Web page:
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Hound of the bank villains: the Treasury Select Committee on audit industry’s trail

Entrenched and trenchant positions, major disagreements, little fresh
thinking and meagre insights on the way forward ­ and that was just the
accountancy profession. MPs seemed bemused and angered by some of the responses
of the profession’s representatives called as witnesses in the ongoing
parliamentary enquiry into the banking crisis by the Treasury Select Committee.

However, it is possible that radical proposals, which would impact the
relationship between the finance director and auditor in the financial services
industry, may emerge from the investigation. Labour MP for Leeds East, George
Mudie, called for banks to be subject to a “deeper audit” to examine systemic
risk, and for auditors ­ with the knowledge of the bank ­ to report areas that
are not working to the regulator.

Promising direction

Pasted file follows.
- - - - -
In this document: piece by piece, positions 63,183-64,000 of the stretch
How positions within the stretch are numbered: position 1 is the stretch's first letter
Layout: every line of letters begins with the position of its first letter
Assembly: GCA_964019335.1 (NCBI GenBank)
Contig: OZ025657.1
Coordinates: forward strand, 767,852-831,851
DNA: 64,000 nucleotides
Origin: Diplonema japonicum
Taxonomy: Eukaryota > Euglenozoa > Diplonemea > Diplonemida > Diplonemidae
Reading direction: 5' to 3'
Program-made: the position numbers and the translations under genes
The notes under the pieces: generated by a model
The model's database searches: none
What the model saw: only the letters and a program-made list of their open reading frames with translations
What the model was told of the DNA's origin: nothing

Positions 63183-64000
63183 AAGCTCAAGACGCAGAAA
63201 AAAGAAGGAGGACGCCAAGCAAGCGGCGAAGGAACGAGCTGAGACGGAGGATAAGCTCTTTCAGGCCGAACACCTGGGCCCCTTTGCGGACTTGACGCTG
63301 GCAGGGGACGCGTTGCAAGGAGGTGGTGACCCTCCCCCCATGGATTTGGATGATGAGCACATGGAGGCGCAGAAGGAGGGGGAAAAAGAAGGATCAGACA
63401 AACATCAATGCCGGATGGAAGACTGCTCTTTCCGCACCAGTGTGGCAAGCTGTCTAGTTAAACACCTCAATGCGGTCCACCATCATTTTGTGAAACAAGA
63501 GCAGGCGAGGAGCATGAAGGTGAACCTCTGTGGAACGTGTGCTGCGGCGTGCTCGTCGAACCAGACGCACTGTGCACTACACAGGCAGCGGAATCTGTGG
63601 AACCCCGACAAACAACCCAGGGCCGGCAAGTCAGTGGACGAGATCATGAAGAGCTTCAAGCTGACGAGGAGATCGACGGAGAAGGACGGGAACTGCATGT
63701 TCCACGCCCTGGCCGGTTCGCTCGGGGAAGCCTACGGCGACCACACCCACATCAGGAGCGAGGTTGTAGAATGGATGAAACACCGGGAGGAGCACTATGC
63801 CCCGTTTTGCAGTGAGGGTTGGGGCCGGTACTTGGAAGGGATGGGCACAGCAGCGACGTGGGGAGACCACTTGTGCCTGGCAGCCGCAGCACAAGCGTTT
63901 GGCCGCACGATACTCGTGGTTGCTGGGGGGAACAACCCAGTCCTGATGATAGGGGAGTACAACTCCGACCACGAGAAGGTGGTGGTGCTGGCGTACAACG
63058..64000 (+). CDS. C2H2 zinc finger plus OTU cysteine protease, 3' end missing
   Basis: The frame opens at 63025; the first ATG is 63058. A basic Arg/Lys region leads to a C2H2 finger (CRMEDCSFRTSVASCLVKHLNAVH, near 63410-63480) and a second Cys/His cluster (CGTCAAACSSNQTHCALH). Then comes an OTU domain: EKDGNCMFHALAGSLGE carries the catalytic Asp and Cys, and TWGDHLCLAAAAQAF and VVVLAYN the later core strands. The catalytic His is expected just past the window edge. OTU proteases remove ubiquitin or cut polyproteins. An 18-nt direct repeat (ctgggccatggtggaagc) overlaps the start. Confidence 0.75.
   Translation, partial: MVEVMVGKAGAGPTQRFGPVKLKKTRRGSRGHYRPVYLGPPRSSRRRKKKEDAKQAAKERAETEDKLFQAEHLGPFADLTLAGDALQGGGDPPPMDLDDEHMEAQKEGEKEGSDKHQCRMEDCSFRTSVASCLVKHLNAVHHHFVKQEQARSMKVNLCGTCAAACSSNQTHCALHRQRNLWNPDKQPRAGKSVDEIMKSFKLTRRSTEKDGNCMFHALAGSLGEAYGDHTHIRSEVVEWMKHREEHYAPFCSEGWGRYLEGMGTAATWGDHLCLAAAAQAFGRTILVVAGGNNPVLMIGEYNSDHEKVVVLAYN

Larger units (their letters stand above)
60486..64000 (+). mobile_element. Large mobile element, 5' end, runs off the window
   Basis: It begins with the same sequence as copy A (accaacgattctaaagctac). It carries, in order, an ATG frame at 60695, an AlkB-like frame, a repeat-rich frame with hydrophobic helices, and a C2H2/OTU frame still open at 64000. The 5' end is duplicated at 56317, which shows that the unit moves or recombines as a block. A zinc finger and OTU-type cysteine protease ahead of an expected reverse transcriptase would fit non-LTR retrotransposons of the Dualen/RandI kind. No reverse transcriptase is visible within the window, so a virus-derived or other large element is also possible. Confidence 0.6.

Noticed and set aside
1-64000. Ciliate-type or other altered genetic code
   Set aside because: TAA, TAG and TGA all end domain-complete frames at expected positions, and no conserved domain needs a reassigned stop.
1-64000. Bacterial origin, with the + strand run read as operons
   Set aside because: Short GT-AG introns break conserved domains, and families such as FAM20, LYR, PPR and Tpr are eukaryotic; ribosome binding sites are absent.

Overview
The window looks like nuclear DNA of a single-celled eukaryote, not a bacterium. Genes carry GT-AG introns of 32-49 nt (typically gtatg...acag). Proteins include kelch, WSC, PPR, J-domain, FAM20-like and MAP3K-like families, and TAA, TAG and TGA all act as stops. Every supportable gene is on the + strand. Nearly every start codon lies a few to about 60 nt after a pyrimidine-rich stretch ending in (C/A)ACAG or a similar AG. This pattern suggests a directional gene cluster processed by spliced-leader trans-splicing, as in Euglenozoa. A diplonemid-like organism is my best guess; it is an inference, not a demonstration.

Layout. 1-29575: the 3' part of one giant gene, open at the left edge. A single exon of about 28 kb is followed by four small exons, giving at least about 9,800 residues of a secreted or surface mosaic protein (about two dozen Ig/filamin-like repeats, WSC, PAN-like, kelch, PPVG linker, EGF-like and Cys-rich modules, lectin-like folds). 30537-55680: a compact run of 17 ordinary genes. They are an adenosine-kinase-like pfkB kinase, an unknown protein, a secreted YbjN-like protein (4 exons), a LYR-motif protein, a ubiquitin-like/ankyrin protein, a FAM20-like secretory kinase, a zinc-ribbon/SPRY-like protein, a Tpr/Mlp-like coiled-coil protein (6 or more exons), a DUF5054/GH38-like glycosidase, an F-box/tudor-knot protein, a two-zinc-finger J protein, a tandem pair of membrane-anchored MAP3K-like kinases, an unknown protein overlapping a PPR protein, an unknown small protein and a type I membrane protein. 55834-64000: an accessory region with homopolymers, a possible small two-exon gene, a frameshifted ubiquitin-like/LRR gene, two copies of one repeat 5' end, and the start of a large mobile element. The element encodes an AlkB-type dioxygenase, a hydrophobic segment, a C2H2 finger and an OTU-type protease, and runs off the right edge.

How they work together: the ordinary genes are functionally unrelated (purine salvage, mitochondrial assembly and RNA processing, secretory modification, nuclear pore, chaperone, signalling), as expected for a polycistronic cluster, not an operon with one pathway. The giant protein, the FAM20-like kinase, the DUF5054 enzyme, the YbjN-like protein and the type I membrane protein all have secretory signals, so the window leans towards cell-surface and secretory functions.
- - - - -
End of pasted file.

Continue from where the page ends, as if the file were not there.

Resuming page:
Paul Boyle, outgoing chief executive of the Financial Reporting Council, called
the idea “a promising line for further study” but added a note of caution,
saying, “It needs to start with what communications are currently taking place ­
and remember auditors are not currently responsible for changing the behaviour
of the banks.”

Committee chairman John McFall wondered whether auditors had asked the right
questions of bank FDs over the past few years. Michael Power, professor of
accounting at the London School of Economics, re-iterated the purpose of an
audit. “It may not be reasonable to expect that auditors would be challenging
business models and raising strategic issues. That is not their job and if we
want to make it their job, then things would have to change substantially,” he
said.

Both the ICAEW and the FRC claimed that, following the Enron scandal seven
years ago, there had been a significant refocusing on audit quality. “In part,
that has come from the existence of an independent regulatory agency, the FRC,
which is focusing on the auditors’ attentions to audit quality,” he said.

However, he added, “That does not deal with the fundamental questions about
whether the audit is focused on the right things. Auditors are currently focused
on what parliament has asked them to focus on. It is possible to change that
role.”